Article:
When Portland author Ursula K. Le Guin wrote The Left Hand of Darkness
in 1969, she imagined it as a thought experiment. What would a world be
like, she asked, where humans spent most of their liv
Bruce Norris’ Clybourne Park—the
first work to win the triple crown of the Pulitzer, Tony and Britain’s
Olivier—is one of the most produced plays among regional companies. I
Two theater productions throw race relations into stark relief.
From Othello to A Raisin in the Sun, the immediacy of theater has cast a light on race relations. It’s arresting to witness such dynamics live. Last weekend, two plays opened that, on the surf
Portland’s proto-foodie dishes up less than a satisfying meal.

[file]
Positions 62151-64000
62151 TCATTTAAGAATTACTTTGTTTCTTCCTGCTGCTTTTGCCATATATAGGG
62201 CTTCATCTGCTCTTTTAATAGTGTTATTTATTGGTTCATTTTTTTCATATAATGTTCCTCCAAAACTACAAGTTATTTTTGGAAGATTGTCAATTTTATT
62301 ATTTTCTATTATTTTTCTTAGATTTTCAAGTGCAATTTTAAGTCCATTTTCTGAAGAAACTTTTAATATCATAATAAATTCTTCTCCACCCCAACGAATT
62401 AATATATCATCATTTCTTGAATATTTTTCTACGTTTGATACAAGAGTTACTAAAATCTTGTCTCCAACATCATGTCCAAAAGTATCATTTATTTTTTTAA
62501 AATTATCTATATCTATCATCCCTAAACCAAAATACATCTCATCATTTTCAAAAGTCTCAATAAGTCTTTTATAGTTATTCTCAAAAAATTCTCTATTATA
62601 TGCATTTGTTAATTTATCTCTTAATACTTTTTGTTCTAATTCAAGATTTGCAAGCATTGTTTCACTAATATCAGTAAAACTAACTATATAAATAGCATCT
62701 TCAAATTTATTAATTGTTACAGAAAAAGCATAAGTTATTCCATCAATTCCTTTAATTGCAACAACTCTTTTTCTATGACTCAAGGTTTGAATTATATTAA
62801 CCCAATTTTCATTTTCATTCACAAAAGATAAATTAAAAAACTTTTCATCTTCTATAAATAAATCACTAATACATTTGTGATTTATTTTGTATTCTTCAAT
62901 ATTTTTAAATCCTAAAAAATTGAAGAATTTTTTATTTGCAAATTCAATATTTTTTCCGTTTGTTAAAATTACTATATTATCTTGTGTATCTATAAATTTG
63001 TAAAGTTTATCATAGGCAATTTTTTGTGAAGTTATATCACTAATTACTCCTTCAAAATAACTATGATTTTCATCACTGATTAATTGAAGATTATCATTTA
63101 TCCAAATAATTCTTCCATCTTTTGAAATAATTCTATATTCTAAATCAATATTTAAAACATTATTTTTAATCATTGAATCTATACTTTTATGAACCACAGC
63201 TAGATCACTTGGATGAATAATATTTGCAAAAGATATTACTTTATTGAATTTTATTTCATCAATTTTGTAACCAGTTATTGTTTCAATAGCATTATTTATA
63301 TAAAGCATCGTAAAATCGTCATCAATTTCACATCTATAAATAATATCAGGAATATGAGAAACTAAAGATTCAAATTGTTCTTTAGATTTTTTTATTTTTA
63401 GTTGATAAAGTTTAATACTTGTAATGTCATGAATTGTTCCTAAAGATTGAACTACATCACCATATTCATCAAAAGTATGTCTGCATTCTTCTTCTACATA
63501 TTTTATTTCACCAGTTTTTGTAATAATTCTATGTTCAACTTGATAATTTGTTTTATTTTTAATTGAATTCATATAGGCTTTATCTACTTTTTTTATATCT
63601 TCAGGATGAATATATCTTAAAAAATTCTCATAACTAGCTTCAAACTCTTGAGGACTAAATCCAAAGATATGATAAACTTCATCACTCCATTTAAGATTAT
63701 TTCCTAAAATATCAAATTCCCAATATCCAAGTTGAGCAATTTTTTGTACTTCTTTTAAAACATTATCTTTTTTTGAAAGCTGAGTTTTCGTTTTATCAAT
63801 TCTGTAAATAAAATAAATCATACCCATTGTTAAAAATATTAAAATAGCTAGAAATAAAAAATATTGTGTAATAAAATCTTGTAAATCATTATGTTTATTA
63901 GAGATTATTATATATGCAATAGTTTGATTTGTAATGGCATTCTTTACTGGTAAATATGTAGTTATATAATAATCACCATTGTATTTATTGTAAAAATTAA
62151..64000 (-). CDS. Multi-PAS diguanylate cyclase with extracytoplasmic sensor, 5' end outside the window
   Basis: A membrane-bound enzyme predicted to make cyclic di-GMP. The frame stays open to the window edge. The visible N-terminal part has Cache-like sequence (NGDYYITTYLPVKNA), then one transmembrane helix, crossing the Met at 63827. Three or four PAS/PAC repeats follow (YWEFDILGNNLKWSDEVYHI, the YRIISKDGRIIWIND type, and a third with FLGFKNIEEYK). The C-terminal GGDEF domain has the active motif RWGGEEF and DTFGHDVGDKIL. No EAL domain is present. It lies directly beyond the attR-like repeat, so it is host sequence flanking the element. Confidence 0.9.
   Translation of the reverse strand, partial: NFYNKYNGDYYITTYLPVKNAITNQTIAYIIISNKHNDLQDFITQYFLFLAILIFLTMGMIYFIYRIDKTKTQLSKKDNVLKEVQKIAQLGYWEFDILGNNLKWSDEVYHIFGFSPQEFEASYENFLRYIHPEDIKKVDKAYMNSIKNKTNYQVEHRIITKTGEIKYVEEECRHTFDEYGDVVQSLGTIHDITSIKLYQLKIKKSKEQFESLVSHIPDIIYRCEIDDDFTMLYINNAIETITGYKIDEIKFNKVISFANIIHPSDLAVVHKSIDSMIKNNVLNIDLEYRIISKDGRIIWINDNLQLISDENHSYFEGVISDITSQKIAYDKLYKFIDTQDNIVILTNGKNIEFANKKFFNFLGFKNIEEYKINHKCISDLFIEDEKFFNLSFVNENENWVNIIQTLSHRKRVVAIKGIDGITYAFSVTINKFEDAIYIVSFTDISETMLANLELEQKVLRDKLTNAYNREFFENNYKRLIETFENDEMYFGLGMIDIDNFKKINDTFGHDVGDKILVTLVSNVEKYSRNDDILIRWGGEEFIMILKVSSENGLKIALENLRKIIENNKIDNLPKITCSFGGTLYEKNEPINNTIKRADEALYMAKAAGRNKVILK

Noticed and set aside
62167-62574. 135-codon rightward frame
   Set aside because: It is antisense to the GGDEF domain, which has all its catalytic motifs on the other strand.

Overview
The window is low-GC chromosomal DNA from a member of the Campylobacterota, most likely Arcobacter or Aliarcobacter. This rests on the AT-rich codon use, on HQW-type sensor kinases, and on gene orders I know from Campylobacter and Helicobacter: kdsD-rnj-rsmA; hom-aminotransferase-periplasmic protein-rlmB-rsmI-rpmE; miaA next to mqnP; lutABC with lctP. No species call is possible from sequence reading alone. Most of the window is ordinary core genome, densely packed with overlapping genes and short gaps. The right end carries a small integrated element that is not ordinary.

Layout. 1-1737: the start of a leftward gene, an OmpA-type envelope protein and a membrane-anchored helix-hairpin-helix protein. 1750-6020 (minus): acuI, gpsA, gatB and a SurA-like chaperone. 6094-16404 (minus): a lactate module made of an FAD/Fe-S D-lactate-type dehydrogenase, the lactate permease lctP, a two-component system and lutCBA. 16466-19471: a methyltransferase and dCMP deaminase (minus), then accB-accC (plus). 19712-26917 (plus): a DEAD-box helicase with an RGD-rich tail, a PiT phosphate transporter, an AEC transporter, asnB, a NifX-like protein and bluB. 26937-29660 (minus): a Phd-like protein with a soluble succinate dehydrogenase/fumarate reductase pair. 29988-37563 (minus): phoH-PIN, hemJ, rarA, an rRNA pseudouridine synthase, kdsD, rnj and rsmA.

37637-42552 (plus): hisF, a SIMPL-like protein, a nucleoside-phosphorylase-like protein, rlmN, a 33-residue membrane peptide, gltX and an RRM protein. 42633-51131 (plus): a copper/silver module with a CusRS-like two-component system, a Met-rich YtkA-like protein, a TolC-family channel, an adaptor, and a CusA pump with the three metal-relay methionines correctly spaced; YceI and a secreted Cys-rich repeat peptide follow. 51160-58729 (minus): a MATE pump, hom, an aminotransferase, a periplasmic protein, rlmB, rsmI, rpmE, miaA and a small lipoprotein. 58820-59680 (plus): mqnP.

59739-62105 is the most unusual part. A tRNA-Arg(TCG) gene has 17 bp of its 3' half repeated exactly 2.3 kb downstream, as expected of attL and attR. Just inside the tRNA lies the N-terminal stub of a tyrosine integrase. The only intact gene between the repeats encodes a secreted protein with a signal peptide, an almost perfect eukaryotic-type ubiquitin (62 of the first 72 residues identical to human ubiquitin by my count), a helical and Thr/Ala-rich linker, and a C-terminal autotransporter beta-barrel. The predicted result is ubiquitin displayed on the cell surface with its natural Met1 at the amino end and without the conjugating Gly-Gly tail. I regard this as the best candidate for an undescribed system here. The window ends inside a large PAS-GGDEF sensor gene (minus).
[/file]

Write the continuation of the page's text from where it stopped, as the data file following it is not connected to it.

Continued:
Opera music booms and steam spills out from beneath the giant onstage refrigerator as I Love to Eat begins.
As the song builds and steam obscures the floor, James Beard (Rob
Nagle) strides out of
On any given day, the Los Angeles County
jail system holds over 18,000 men and women in custody—160,000, all
told, in 2010. Seven or more men share cells built for four in buildings
so foul that,